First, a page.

In any electrical engineering curriculum, one of the first things a student learns are the basic laws related to passive components (resistors, capacitors, and inductors), usually starting with Ohm’s Law (voltage equals current times resistance, or V = I × R). Along with the equations come the schematic drawings, with their North American standard representations. (Other regions of the world use different symbols, but that’s a story for another time.)
Looking at that zig-zag line representing the resistor and knowing its function, you may think, “What could be simpler?” The resistor is defined primarily by its resistance value in ohms, and then perhaps by a few other parameters such as power rating, and that’s pretty much all the student sees. Even in the hands-on lab, nearly all the projects are low power and low voltage, so their resistors take one of two forms: the “leaded” (also known as “through-hole”) version that is handy for breadboarding. An example of one such device is the carbon film resistors.
The other form is the basic “chip” surface mount device (SMD) package, such as the ROHM MCR03EZPD302. The SMD sits atop a pc board but is much more difficult to handle or probe.
What happens next is that this engineering student gets a job, encounters various real-world circuits, and may have to help fill out the bill of materials (BOM). That’s when reality hits, and it can hit hard.
Why so? If you enter the basic search term “resistor” into the Tmartis search box, you’ll get five major categories of fixed value resistors:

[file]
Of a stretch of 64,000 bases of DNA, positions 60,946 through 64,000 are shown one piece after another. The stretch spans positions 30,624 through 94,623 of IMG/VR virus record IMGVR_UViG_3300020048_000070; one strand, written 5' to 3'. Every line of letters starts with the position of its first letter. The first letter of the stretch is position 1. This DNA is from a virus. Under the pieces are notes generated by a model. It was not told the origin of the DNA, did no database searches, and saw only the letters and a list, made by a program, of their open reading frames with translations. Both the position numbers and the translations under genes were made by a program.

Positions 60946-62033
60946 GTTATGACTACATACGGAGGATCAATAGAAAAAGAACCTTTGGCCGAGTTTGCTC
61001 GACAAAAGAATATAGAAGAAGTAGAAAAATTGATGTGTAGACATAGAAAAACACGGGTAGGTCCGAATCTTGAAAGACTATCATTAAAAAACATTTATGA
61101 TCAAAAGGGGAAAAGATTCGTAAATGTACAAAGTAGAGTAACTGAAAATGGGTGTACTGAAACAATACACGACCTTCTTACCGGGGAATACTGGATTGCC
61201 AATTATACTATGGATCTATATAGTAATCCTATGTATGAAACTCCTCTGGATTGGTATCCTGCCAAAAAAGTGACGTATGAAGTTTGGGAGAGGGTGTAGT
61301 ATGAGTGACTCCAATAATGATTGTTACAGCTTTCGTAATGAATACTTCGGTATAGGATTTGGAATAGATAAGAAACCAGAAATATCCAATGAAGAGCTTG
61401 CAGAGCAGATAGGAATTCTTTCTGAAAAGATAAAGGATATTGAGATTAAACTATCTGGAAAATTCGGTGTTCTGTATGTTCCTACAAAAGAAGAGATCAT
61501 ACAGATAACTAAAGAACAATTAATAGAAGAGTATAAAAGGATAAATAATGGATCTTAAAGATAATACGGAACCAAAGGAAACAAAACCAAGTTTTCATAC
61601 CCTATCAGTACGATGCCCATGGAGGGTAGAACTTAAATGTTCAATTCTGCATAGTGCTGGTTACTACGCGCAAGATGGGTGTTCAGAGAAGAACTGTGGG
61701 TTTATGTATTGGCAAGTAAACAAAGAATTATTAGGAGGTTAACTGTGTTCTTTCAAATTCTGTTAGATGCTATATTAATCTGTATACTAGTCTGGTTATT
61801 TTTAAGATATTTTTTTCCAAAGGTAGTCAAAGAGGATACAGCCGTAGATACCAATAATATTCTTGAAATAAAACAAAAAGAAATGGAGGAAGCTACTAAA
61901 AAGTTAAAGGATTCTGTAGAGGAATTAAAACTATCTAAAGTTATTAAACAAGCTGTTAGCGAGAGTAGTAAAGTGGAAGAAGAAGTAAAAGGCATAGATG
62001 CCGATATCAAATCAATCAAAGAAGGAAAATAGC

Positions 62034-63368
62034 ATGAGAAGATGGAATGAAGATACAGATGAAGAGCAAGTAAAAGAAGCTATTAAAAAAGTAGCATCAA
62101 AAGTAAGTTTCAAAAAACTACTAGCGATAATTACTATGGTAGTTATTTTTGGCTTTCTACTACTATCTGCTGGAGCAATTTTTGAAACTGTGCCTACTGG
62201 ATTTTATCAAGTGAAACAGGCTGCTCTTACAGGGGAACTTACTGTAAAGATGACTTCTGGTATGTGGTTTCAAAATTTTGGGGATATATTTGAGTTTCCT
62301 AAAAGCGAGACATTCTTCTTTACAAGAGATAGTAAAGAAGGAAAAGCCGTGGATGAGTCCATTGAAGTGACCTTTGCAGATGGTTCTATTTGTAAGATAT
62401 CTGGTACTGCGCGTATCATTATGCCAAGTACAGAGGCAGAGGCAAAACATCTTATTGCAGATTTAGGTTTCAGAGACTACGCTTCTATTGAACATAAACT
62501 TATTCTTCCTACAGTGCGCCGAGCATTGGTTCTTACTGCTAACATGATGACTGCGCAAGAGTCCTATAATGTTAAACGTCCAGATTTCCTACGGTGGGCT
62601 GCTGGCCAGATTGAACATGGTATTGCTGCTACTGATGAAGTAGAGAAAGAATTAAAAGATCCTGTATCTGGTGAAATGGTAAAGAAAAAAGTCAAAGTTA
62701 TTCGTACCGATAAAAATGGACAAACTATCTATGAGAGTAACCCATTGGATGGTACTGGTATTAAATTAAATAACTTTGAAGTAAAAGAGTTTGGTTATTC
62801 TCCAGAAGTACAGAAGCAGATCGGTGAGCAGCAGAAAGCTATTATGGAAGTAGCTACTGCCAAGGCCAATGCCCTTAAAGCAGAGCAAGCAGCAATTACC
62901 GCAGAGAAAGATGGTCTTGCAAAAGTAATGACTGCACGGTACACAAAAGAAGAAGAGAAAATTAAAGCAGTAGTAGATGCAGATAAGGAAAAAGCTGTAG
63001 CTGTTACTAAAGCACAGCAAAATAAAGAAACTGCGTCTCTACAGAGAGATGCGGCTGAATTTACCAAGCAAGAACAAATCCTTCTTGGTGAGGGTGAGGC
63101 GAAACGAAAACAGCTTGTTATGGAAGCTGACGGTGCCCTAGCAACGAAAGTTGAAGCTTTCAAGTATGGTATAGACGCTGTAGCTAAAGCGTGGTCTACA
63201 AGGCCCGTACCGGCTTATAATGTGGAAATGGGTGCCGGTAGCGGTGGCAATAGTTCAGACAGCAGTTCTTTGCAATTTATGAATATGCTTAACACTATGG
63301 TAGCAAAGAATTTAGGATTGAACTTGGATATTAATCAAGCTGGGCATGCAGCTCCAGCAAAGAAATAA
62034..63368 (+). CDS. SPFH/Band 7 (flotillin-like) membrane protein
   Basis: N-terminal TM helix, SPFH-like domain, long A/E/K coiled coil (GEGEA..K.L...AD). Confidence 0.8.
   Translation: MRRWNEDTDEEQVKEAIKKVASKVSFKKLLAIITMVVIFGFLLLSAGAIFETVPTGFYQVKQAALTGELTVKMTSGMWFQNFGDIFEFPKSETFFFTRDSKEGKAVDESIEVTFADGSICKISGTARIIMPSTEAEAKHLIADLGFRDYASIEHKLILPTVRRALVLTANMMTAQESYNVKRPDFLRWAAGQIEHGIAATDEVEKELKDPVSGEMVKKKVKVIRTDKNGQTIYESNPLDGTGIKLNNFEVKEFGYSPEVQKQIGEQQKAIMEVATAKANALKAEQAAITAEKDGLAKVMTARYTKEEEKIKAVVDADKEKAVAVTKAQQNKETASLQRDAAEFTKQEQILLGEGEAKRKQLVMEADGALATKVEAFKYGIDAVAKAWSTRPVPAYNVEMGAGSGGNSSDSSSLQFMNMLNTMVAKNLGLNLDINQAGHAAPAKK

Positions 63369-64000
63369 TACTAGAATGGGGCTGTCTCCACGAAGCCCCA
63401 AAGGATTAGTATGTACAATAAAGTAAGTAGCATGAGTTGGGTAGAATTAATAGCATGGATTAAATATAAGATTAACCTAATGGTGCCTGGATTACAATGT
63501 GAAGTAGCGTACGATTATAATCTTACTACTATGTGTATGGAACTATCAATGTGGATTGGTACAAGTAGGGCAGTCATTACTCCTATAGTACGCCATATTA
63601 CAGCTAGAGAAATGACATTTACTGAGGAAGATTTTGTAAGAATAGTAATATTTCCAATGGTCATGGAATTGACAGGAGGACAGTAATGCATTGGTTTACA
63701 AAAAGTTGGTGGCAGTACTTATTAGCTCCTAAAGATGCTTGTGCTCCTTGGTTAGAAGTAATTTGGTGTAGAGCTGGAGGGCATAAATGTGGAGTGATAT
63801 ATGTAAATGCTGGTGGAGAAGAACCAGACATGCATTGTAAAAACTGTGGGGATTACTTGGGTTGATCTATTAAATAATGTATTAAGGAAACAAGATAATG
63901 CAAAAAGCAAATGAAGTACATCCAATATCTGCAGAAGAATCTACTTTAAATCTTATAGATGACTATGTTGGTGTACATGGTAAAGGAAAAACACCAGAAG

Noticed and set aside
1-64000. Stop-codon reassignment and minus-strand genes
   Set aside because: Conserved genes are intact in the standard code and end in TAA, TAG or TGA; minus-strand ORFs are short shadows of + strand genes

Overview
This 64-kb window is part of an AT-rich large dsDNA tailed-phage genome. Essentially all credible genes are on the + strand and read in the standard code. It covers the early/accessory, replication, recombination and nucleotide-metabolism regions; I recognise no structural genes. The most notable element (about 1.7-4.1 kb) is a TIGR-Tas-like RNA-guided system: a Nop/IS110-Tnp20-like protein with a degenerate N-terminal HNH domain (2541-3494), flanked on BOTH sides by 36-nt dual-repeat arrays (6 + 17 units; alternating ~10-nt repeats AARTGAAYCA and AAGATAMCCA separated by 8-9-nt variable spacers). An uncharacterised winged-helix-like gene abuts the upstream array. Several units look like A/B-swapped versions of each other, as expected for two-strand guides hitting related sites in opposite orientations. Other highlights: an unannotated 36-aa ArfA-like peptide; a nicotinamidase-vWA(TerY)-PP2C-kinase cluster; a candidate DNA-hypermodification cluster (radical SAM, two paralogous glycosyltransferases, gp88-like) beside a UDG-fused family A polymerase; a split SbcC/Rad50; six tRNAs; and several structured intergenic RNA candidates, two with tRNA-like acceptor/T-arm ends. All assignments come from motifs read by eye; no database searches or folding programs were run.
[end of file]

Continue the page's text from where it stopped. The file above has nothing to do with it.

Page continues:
Chip Resistor - Surface Mount
Through Hole Resistors
Chassis Mount Resistors
Resistor Networks, Arrays
That’s just the start: if you drill down, there are even more sub-divisions. For example there are high-power, low-inductance, milliohm-range ones used for current sensing, as well as power handling, highly inductive wire wound ones in the tens of kilohms.
Picking the right resistor
Which is the “right” resistor for the project? Sometimes the decision is relatively easy. If it’s a basic, low-power, low-voltage design using a standard pc board, a chip resistor is probably the place to start. Even so, there may be issues to consider:
What initial tolerance is acceptable: ±20%, ±1%, or an in-between value?
What happens when the I2R power dissipation is beyond a small value, less than a watt?
What about temperature coefficient of resistance (TCR), which can be as high as 1000 parts per million per degree Celsius (ppm/⁰C) down to a few ppm/⁰C?
How about self-inductance, which may be a non-issue in a DC circuit, but is a very big deal in a circuit operating at frequencies in the tens or hundreds of kilohertz and higher?
Should you use individual resistors or a resistor array that saves space and provides tracking of temperature coefficient, but may require more complicated pc board trace routing?
There are also issues of reliability, ruggedness, and stresses which are subtle.
What internal and external operating conditions will this resistor face in normal and perhaps somewhat abnormal use?
Is the resistor going to be used in an automotive application where it must meet the AEC-Q200 specification “Stress Test Qualification for Passive Components”, and if so, which of its five temperature grades, 0 through 4, is appropriate?